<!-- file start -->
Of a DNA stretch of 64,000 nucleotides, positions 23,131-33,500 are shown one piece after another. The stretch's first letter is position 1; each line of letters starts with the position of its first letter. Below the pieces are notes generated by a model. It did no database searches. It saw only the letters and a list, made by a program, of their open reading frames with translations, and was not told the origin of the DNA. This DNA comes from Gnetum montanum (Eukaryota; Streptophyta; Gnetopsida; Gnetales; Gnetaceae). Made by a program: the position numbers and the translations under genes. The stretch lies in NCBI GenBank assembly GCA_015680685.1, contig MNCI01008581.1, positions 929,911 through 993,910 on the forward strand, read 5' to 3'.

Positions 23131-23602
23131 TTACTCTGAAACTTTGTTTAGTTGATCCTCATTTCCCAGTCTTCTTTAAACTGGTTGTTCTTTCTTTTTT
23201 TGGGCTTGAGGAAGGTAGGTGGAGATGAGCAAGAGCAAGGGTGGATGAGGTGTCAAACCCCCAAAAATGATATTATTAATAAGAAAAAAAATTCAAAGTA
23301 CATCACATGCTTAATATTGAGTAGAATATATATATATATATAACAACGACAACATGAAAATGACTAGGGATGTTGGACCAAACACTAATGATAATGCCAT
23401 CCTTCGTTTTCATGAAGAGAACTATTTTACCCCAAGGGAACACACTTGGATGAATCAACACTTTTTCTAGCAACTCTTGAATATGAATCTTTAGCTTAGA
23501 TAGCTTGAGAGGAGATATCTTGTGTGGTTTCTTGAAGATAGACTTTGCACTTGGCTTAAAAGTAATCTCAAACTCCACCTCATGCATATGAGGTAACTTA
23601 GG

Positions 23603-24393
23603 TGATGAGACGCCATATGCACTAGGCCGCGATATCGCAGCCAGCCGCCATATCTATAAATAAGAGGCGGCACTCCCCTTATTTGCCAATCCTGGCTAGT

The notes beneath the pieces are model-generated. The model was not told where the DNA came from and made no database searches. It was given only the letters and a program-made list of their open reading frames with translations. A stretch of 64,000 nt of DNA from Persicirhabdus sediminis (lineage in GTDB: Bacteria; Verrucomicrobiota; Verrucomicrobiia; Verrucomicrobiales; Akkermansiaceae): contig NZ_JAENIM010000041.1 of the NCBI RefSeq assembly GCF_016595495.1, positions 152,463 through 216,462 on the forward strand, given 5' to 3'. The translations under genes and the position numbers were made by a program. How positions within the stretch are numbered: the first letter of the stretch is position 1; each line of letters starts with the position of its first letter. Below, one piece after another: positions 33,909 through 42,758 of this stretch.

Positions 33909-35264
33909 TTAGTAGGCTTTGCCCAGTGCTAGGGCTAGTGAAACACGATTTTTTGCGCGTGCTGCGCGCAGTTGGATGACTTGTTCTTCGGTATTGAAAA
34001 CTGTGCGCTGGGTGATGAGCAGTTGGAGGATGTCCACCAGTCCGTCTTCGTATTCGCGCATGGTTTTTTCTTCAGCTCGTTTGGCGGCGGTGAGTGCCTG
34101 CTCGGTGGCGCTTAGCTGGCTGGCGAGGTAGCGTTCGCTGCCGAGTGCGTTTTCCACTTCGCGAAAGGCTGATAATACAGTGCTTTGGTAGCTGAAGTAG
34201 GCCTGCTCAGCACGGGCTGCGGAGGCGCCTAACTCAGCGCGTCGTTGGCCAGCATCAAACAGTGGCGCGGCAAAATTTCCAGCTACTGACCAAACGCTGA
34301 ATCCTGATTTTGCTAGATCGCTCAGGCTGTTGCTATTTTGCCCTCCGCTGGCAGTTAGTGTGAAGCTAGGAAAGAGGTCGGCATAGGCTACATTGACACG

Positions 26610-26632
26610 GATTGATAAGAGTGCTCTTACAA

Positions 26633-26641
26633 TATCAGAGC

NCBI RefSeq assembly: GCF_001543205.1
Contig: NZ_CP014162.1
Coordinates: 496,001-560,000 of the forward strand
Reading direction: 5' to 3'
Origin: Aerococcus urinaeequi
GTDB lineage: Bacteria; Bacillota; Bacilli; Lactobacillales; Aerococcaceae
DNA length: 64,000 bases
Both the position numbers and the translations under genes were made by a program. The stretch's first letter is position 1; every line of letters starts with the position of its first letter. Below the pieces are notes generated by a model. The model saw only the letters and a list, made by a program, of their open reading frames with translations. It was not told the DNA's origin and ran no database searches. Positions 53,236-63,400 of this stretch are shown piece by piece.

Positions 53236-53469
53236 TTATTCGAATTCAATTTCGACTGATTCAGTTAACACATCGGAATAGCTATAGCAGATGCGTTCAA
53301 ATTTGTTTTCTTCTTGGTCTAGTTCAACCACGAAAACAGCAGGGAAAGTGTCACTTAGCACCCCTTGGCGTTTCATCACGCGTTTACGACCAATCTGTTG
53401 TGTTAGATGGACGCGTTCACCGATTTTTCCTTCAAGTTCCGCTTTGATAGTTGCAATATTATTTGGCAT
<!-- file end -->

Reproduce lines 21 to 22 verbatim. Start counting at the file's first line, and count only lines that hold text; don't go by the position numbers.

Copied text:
26633 TATCAGAGC

NCBI RefSeq assembly: GCF_001543205.1